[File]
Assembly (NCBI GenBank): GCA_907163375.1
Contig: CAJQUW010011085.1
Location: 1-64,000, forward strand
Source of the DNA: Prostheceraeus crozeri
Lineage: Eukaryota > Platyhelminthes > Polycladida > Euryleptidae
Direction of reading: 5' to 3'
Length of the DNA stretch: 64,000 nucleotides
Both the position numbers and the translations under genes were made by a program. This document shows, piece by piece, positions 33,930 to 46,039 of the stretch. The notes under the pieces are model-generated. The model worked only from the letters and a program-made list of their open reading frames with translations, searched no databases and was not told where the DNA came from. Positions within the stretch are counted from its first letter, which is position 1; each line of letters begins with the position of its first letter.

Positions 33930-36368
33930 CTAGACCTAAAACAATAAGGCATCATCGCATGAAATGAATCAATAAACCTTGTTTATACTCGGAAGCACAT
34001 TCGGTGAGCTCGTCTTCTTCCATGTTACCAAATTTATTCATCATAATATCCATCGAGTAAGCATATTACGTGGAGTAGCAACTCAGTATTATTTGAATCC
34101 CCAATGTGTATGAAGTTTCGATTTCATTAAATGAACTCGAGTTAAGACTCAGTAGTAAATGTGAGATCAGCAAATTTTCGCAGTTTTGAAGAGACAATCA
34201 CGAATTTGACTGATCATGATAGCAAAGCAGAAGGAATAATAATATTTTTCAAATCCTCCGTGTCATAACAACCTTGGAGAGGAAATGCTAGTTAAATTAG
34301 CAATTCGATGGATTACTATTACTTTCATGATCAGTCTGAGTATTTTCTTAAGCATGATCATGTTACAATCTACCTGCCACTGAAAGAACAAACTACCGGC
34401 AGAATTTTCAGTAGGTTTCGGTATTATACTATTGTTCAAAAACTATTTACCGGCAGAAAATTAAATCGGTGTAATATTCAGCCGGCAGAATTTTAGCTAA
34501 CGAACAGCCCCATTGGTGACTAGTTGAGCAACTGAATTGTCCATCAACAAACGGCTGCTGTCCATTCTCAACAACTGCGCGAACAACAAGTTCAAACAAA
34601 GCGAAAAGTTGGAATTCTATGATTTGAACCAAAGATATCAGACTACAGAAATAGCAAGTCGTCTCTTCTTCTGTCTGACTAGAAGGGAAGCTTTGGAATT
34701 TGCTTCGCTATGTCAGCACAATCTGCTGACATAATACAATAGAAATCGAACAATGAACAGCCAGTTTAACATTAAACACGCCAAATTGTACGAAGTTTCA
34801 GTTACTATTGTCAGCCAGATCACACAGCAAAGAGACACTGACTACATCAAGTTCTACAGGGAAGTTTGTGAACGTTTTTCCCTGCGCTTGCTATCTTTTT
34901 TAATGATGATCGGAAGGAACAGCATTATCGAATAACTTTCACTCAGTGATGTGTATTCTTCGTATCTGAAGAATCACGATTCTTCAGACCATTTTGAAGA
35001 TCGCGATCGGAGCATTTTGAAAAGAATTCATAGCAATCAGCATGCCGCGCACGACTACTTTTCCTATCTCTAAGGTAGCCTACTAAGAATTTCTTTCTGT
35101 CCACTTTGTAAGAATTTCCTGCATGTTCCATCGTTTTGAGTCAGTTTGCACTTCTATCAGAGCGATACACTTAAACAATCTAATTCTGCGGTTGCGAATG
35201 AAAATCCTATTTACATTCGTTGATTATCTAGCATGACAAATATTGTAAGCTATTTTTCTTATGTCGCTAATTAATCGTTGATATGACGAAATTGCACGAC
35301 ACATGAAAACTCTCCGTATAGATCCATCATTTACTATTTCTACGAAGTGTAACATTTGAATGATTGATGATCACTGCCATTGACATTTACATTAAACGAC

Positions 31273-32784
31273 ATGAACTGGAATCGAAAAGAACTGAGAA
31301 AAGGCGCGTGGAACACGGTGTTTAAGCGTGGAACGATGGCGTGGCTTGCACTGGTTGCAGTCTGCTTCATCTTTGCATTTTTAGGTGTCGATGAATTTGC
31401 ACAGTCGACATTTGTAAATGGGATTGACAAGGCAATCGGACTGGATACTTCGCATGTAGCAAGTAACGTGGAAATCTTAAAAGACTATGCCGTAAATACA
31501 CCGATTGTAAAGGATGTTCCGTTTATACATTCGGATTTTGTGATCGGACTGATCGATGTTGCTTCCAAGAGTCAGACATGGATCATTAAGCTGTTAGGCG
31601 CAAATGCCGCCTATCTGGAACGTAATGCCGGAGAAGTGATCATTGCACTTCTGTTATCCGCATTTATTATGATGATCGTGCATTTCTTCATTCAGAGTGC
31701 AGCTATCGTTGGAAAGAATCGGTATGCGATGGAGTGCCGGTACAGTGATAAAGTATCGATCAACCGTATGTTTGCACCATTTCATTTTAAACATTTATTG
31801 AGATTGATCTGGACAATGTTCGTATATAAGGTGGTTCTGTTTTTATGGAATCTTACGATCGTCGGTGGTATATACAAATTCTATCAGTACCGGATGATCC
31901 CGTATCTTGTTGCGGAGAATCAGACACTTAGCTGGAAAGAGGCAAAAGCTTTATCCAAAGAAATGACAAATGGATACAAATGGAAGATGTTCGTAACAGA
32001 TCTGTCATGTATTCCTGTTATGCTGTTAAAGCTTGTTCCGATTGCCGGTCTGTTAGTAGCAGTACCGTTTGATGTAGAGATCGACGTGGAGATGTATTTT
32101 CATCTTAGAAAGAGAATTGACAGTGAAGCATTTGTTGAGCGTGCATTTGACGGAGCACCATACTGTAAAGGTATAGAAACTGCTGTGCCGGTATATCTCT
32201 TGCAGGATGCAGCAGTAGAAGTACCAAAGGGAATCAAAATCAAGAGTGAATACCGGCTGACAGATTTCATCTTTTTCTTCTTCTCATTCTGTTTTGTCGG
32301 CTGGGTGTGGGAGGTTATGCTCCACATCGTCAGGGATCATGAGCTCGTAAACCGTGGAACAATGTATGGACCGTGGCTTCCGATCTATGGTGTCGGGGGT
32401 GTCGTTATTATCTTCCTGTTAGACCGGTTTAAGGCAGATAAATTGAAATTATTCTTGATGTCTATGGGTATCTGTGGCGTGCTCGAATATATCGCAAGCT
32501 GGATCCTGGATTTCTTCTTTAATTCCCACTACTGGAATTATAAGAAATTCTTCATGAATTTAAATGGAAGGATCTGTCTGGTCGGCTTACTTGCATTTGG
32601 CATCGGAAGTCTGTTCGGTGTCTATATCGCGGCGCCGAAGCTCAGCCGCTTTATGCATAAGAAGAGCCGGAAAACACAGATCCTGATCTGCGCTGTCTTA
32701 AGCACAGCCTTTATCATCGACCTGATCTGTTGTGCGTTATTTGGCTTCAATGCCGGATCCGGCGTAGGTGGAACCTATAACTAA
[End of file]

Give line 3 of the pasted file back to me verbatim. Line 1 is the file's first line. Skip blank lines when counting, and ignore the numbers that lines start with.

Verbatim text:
Location: 1-64,000, forward strand